Computer Science Department
School of Computer Science, Carnegie Mellon University
Learning Abstractions for Model Checking
Learning is a process that causes a system to improve its performance through experience. Inductive learning is the process of learning by examples, i.e. the system learns a general rule from a set of sample instances.
Abstraction techniques have been successful in model checking large systems by enabling the model checker to ignore irrelevant details. The aim of abstraction is to identify a small abstract model on which the property holds. Most previous approaches for automatically generating abstract models are based on heuristics combined with the iterative abstraction-refinement loop. These techniques provide no guarantees on the size of the abstract models.
We present an application of machine learning to counterexample-guided abstraction refinement, and to abstraction without refinement. Our work formulates abstraction as an inductive learner that searches through a set of abstract models. The machine learning techniques precisely identify the information in the design that is relevant to the property. Our approach leverages recent advances in boolean satisfiability and integer linear programming techniques. We provide better control on the size of the abstract models, and our approach can generate the smallest abstract model that proves the property.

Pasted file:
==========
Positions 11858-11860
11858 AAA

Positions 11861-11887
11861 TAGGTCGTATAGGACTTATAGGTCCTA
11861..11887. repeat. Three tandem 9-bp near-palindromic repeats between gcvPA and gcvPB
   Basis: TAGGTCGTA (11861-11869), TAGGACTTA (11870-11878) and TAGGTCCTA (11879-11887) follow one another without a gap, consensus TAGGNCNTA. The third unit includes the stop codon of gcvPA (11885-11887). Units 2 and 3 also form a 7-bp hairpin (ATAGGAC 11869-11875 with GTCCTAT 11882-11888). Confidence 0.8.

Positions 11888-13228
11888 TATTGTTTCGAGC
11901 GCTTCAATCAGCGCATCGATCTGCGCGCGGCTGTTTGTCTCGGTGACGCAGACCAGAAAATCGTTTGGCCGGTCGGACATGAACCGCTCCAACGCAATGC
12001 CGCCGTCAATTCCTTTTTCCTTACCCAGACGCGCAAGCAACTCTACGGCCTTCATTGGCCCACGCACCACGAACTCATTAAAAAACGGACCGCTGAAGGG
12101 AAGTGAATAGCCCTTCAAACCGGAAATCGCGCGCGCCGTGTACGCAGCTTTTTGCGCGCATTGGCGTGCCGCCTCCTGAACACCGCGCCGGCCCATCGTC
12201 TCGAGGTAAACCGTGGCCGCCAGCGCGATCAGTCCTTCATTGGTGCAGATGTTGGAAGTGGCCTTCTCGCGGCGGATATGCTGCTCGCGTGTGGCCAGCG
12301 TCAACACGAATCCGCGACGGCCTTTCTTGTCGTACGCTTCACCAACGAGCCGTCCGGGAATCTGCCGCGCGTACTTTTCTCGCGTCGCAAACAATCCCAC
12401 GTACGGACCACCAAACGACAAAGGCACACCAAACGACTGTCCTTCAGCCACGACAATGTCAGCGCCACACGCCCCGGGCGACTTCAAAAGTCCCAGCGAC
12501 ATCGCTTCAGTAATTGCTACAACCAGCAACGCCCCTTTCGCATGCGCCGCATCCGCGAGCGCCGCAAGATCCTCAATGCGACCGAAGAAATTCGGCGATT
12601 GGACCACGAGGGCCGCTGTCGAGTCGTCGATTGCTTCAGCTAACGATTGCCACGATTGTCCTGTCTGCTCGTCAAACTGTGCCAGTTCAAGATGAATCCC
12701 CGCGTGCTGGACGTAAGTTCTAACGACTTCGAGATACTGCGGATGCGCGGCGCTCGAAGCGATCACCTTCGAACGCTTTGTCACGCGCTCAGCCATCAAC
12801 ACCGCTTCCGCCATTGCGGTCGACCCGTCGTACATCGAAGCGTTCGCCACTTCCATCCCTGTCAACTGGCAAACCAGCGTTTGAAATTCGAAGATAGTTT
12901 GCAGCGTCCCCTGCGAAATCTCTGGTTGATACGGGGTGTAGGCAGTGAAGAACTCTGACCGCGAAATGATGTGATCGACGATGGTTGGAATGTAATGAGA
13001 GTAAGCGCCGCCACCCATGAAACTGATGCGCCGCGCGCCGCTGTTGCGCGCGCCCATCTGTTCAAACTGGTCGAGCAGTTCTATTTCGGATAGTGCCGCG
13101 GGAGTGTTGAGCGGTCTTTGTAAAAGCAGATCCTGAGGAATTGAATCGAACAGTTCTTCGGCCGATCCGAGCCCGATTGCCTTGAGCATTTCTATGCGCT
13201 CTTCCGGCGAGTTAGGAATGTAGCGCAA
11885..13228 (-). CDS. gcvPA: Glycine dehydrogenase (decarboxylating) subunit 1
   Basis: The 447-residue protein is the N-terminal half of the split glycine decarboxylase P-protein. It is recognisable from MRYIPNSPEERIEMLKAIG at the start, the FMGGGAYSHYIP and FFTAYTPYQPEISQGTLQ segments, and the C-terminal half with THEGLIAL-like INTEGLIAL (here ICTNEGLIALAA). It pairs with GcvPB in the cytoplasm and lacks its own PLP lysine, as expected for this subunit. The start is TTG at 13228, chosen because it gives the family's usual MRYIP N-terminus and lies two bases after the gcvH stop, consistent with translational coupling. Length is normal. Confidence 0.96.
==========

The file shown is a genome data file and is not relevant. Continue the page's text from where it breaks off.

Most previous work has focused on applying abstraction to model checking, and bounded model checking is used as a subroutine in many of these approaches. We also present an abstraction technique that speeds up bounded model checking.
We have implemented our techniques for the verication of safety properties on hardware circuits using localization abstraction. Our experimental evaluation shows a signicant improvement over previous state-of-the-art approaches.